Tuesday, 24 September 2013

The Fiery Furnace of Melvilles

The Fiery Furnace of Melvilles


A loud bang filled the night air, followed by piercing screams, and onto the street a man and a woman ran, covered in flames, flailing wildly, trying to extinguish the fire, and free themselves from the pain, but, the flames won, exhausting them of breathe from their lungs, the will to fight, and their very lives...
Sounds like some thing from a horror novel right?
This is in fact the very scene that shook King William Street on March 1920 out the front of “Collins & Greens” restaurant, just next to the Crown and Sceptre Hotel

It was an evening just like any other in what was known locally as “Melvilles Fish Shop” and the owners and staff were in the back Kitchen cleaning poultry for the evening dinners and tomorrows meals.
Mr Leslie Collins was dressing fowls in the kitchen with his brother Norman. The brothers worked well together, Leslie plucked the feathers, and Norman singed of the stubs.
Also inside the shop was Mr Green (co-owner), Normans Wife and 3 year old boy Norman Junior, one Miss Robinson (waitress) and young Miss Joyce Beckett who had come into the city to see her Aunt Martha.

At 5:45pm, as Norman was doing his “burning off”, which entailed him using a pan full of methylated spirits and holding the bird carcass above the flame, thinking the flame had died off, he poured more methylated spirits into the pan, which exploded in a massive ball of fire. The explosion was so great that it knocked the soot in the chimney of the adjoining “Messengers Ham Shop” into the pots and pans on their stove.

Confused by the explosion and the now roaring fire, which had set alight their clothing, the occupants tried to escape the now burning kitchen, only five of them made it outside. Leslie Collins and little Norman Collins were either trapped or overcome by the smoke and flames, and perished in the fire.
Norman and Martha Collins ran through the dining room out onto the street, where a crowd who had the explosions and ensuing screams, had began to gather – as soon as the witnessed the burning people they tried their best to put out their burning clothing, whilst others rushed to the rear of the shop to see if they could help.
Matters became more dire for the Collins and Green family when it was discovered the Police Ambulance was stationed out on Port Road, and nowhere near the city. Miss Robinson’s clothing was alight, and she had slipped into unconsciousness, Norman was seriously burnt on his back and his hands and Mr Green and Joyce Beckett seemed to escape fairly unharmed, and indeed, Ms Beckett was well enough that she did not need to be transported to the hospital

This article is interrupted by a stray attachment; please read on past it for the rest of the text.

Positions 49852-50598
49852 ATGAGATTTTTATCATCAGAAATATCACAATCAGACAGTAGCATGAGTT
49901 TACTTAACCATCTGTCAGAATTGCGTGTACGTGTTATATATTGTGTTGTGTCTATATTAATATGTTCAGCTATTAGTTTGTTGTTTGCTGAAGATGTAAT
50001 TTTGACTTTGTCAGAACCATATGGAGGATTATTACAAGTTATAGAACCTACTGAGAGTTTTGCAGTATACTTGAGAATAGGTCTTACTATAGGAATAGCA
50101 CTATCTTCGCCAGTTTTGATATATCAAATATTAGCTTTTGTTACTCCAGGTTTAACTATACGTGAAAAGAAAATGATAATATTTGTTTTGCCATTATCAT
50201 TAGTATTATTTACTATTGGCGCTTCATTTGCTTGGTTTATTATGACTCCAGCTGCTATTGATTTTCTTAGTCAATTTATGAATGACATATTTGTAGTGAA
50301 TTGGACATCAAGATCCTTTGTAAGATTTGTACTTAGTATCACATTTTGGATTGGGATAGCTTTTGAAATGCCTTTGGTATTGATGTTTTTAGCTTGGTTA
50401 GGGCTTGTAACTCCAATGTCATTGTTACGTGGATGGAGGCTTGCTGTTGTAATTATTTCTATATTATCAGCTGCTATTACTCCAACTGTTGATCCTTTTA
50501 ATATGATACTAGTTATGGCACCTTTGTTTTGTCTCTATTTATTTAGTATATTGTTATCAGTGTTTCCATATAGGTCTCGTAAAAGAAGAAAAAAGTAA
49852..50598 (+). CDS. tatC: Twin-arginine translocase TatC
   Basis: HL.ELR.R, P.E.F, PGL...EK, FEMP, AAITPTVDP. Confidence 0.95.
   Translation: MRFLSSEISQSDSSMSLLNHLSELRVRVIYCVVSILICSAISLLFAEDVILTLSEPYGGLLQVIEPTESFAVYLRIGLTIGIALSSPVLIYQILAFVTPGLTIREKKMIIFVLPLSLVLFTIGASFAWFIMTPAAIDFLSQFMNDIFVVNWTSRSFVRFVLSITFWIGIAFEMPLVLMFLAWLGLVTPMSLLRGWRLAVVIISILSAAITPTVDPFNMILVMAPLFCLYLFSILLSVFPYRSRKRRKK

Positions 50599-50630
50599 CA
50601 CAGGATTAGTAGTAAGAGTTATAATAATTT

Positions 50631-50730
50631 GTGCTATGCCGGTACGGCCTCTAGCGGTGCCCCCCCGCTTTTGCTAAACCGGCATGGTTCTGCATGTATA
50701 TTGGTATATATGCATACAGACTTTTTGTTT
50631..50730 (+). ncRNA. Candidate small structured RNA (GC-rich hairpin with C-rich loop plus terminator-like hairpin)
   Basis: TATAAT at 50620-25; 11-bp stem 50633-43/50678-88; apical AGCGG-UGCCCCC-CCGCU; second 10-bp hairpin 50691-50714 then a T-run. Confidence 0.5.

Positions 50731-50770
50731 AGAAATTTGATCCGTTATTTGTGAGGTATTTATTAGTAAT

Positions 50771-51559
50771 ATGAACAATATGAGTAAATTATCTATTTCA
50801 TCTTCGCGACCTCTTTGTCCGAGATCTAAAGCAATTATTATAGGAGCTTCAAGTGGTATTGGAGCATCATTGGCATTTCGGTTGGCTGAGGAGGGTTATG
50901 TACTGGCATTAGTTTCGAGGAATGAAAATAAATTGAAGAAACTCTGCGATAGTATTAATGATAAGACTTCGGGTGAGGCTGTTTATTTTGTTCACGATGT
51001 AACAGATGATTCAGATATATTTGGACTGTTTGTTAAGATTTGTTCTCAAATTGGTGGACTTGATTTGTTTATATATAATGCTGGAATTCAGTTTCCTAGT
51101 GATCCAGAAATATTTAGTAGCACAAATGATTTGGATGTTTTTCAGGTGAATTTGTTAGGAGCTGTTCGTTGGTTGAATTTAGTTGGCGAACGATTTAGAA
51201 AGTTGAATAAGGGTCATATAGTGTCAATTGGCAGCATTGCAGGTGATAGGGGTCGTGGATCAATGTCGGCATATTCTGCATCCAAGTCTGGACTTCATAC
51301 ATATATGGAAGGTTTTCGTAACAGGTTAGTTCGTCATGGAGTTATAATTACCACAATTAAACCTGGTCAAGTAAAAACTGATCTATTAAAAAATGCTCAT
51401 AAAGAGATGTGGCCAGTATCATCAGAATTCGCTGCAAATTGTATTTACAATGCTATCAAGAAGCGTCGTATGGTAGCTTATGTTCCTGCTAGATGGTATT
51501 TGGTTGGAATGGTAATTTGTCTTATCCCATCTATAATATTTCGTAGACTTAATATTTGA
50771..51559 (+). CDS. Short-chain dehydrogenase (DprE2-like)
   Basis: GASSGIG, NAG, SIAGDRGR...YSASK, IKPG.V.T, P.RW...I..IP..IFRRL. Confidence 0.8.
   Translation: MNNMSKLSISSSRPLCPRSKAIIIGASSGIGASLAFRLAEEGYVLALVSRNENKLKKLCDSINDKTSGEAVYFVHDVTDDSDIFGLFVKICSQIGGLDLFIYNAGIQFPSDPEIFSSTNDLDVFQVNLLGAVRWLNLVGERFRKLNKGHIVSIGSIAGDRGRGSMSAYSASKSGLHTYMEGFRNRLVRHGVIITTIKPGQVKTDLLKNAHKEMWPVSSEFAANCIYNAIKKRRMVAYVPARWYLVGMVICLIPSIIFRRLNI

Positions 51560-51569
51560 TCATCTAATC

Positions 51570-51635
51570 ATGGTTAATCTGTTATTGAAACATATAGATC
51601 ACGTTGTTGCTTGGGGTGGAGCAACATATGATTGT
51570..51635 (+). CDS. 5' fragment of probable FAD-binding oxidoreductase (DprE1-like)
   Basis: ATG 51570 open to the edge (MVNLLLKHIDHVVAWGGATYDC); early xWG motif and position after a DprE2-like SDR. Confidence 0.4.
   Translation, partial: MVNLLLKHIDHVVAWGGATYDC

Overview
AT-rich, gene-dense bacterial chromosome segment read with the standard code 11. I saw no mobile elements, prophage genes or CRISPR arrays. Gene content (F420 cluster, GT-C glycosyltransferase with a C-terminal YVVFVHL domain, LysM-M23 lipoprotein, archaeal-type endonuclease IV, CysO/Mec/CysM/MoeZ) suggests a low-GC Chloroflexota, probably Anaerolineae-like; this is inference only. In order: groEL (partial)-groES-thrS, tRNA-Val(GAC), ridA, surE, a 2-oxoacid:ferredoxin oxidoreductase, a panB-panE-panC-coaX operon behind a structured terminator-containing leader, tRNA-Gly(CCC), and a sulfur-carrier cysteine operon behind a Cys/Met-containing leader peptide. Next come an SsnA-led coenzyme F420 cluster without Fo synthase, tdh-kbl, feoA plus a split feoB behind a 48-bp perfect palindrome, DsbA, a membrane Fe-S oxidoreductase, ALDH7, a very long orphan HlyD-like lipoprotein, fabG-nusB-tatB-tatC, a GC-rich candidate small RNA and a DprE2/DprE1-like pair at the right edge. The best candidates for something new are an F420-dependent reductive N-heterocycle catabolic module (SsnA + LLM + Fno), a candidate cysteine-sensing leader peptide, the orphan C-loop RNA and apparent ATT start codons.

Ms Robinson died at the hospital around midnight that night, and Mrs Martha Collins a few hours later. Norman Collins Snr. lasted a few more days, but he too eventually succumb to his injuries, and passed away.

Norman Collins, whilst in hospital, informed a local constable that the entire situation was his fault, he had poured the methylated spirits, thinking there was no flame, and it had caught fire and exploded – he was heard running from the burning shop at the time screaming “I did it!, I did it! - I was the cause of it!” - It is thought, the weight of the situation played a part in his death.

The explosion and fire had been so intense that it took mere minutes for it to destroy the entire buildings kitchen, and partially damage the dining room, before the fire brigade managed to control it – from the road people reported being able to see two bodies lying in the kitchen...
Many of the fireman were distraught at the sight of the bodies in the kitchen and for the young 6 month old baby of Norman and Mrs Collins, who was now orphaned and without his brother....


Next week we visit King William Street again for a story from the neighbouring shop mentioned in this story “Messengers Ham Shop”....

© 2013 Allen Tiller
www.eidolonparanormal.net


All content on “Eidolon Paranormal & The Haunts of Adelaide” sites, blog and corresponding media pages (eg Facebook, twitter etc) is copyright. Apart from any fair dealing for the purpose of private study, research, criticism or review, as permitted under the Copyright Act, no part may be reproduced by any means or process without the written permission of the author. © 2012, 2013


All photos remain the property of their respective copyright owners and are displayed here for the purpose of education, research and review under the copyright act "fair usage" clause.

Some photo's used here on this site are sourced from The Sate Library of South Australia, and The National Library of Australia and http://www.gawler.nowandthen.net.au - all photos are out of copyright and have no usage restrictions implied.

Tuesday, 17 September 2013

Sexual Maniac

"Sexual Maniac"


Friday 8 October 1943, Adelaidians, and indeed other parts of the country, awoke to read in their morning newspaper a story about the death of Clarence Keith Seckhold

The Advertiser ), Tuesday  October 1943
Seckhold had come to Adelaide from Melbourne, he was 25 years old and an employee of the railway company constructing the railway line from East to west across the country.

At the time, Seckholds death was reported as “One of the most fiendish murders committed in this State”

Seckhold's body had been found brutally savaged between Government House and the Torrens Parade grounds, by the caretaker of the Torrens Drill Hall, still breathing, the caretaker called for help, and Seckhold was taken to hospital.
Seckhold had been badly beaten, and then slashed copious times with a sharp instrument, across his face and lower body. His face was swollen, and his clothing savagely cut and torn, with blood covering every inch of the man.
Discovered at 7:25am, Seckhold would last 3 more hours in hospital before his death from his excessive wounds.

Police began immediately to try and discover his attacker, who they tagged as a “Sexual Maniac”.
A ticket found in Seckholds clothing showed he had arrived in Adelaide only the day before on a direct train from Melbourne, other papers detectives found established that he had been in New South Wales visiting friends only days before that.
Nothing was found to suggest who his attacker was, but there was another case very similar to this in Adelaide, where a 22 year old man had been attacked in a very similar way on the banks of the river Torrens – did Adelaide have a serial sex offender in the 1940's, one who went unpunished?

No motive was ever put forward for the attack.